PR Newswire: (7/11) - Independence Blue Cross is partnering with Cocolife.black and Cayaba Care in Philadelphia to address racial disparities in maternal health care for its members. Cocolife.black is a community resource available to the public designed to support Black and Brown moms during pregnancy, postpartum, and loss of a child or loved one, while Cayaba Care provides pregnant and recently pregnant people with in-office, in-home and virtual services that are personalized based on their needs, as well as wraparound services.
Center for Health Care Strategies: (July 2022) - The State of California is seeking to advance more whole-person care for pregnant and birthing people, and to ensure and expand access to reproductive health care. This Medicaid Policy Cheat Sheet explores what these new initiatives mean for maternity and reproductive health care in the state, and why other states should pay attention.
Data and Innovation
Pew Charitable Trusts: (7/8) - To focus attention on equity issues related to lack of complete and timely data, the Health Impact Project launched the Calling All Sectors: State Agencies Joined for Health in 2019 to support 10 cross-sector teams of community partners and state agencies in implementing strategies to identify and collect data from multiple sources. This article outlines three methods grantees are using to ensure that decision-makers have access to the data they need to boost health equity.
New Research and Reports
Health Services Research: (7/21) - This study aimed to understand the frequency of SDOH diagnosis codes (Z codes) within the electronic health record for patients with prediabetes and diabetes and examine factors influencing the adoption of SDOH documentation in clinical care. The study found that patients with social needs were disproportionately older, female, Black, uninsured, living in low-income and high unemployment neighborhoods, and had a higher number of hospitalizations, obesity, prediabetes and type 2 diabetes than those without a Z-code.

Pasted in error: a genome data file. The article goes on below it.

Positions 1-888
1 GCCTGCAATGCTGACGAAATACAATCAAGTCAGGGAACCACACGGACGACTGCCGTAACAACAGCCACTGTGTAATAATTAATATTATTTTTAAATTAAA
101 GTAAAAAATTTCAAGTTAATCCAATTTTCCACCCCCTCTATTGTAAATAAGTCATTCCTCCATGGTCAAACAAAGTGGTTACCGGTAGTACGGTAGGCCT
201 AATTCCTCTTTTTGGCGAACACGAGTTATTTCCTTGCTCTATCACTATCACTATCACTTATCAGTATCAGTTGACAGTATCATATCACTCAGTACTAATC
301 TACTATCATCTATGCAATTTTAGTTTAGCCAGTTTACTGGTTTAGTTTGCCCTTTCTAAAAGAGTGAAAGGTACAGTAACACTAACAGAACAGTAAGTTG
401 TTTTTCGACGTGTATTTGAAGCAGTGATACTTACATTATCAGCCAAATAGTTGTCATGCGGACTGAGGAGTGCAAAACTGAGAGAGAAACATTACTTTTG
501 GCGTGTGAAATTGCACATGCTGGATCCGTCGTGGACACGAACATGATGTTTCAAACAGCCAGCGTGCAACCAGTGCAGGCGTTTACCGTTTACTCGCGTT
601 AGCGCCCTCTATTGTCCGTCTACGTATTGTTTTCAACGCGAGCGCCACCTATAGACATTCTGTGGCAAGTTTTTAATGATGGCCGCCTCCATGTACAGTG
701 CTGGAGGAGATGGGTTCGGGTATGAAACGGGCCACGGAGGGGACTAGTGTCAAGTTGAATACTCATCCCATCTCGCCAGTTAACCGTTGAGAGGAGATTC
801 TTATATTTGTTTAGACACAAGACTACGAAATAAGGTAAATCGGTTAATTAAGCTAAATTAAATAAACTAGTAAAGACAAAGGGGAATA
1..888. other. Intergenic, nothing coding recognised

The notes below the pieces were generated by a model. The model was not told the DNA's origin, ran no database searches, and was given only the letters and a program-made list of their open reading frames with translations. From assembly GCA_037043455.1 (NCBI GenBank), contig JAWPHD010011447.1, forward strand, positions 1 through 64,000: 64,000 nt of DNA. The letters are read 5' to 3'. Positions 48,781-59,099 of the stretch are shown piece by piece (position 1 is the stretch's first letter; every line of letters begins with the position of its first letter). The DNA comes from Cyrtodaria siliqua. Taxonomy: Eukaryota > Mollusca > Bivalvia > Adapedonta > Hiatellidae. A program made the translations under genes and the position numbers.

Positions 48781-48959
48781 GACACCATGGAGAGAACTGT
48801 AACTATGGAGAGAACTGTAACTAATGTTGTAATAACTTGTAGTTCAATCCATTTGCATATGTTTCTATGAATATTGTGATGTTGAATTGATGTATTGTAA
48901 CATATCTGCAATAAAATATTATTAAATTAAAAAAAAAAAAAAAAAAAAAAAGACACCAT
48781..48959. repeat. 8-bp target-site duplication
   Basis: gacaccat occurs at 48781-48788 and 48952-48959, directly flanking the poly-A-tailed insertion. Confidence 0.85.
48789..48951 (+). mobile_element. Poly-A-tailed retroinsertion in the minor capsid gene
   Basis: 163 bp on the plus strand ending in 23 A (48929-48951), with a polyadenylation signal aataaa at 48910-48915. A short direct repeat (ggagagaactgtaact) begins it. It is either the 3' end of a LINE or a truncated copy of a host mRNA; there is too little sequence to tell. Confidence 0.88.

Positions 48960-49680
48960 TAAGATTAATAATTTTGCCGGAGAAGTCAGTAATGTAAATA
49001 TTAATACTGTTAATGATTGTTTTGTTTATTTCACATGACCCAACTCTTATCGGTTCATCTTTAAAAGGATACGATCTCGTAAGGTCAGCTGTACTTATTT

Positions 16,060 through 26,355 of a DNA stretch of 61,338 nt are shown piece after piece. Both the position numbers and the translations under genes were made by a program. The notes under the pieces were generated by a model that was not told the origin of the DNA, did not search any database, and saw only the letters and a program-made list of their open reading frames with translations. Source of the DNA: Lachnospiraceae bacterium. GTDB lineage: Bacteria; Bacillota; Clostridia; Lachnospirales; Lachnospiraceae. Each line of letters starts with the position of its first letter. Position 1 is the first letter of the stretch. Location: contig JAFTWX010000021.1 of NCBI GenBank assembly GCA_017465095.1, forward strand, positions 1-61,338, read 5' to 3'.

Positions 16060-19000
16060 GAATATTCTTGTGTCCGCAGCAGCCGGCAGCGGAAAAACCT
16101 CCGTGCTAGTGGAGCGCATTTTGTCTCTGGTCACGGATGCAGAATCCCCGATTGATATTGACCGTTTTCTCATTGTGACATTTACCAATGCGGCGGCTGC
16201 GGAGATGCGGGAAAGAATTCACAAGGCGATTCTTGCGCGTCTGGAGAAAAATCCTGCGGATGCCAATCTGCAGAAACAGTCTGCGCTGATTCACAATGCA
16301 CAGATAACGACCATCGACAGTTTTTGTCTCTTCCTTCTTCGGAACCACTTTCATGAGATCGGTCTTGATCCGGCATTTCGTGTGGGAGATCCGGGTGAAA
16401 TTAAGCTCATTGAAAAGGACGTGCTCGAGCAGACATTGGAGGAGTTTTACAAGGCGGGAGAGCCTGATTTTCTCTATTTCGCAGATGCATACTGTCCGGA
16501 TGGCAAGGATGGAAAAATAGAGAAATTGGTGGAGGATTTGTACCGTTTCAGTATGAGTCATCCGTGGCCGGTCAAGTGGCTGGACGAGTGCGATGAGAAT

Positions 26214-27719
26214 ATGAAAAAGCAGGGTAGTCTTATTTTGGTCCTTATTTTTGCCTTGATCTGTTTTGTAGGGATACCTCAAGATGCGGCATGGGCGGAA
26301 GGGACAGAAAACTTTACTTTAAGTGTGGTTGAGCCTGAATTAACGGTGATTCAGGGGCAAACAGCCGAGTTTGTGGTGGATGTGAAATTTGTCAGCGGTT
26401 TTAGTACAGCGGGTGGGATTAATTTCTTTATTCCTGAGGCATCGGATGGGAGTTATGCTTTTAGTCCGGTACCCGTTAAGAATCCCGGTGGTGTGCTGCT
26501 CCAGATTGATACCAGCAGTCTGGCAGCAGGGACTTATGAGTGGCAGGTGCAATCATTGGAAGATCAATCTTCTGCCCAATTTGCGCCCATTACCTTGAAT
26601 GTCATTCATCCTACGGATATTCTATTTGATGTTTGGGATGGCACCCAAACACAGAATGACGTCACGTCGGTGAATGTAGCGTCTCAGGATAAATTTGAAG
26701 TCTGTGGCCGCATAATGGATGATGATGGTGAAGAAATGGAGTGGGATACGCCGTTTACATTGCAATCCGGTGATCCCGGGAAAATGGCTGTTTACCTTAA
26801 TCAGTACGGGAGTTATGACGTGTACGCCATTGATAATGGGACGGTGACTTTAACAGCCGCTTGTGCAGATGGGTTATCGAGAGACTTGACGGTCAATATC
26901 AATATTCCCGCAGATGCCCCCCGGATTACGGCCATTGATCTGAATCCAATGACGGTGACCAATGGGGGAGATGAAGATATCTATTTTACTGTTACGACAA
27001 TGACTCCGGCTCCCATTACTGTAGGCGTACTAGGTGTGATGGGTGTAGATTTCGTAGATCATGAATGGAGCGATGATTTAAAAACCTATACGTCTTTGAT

Urban Institute: (7/20) - Despite being acknowledged as a limitation for decades, race and ethnicity data remain incomplete and inconsistent and are not able to be easily shared across different entities in the health care sector, making it difficult to identify and track health inequities and to evaluate efforts to reduce them. This report assessed stakeholders’ suggestions for how to improve the collection of race and ethnicity data for use by health plans and identified high-priority next steps.
Business Wire: (7/14) - Umoja Food For Health, which is a member of the Milken Institute’s Food is Medicine Task Force, published a white paper exploring key findings indicating the outsized influence food and nutrition access have on aspects of individual and community-wide health, and how interventions tailored to address these gaps can have a positive impact on our national health.
Journal of Primary Care & Community Health: (7/13) - This study assessed the relationship between ethnicity, social determinants of health, and measures of health outcomes for children during the COVID-19 pandemic. Patients with unmet social needs were more likely to be non-White and have Medicaid coverage, and have more acute visits, suggesting such patients were disproportionately affected in obtaining routine pediatric well child care.
Robert Wood Johnson Foundation: (7/12) - The Robert Wood Johnson Foundation launched “Raising the Bar,” an initiative to identify how health care can approach its goal of increasing equity. The initiative provides an actionable framework for the entire health care sector to embed equity and excellence throughout its work to achieve optimal health for all, including specific principles, roles and actions that health care organizations can use to begin, or advance, their health equity work.
Health Affairs: (July 2022) - Food insecurity is associated with poor clinical outcomes among adults with diabetes, but associations with nonclinical outcomes, such as missed work, have not been well characterized. The objective of this study was to assess the associations between food insecurity, health-related missed workdays, and overnight hospitalizations. Experiencing food insecurity, compared with being food secure, was associated with increased odds of reporting any health-related missed workdays, more than twice the rate of health-related missed workdays, and increased odds of overnight hospitalization within the prior twelve months.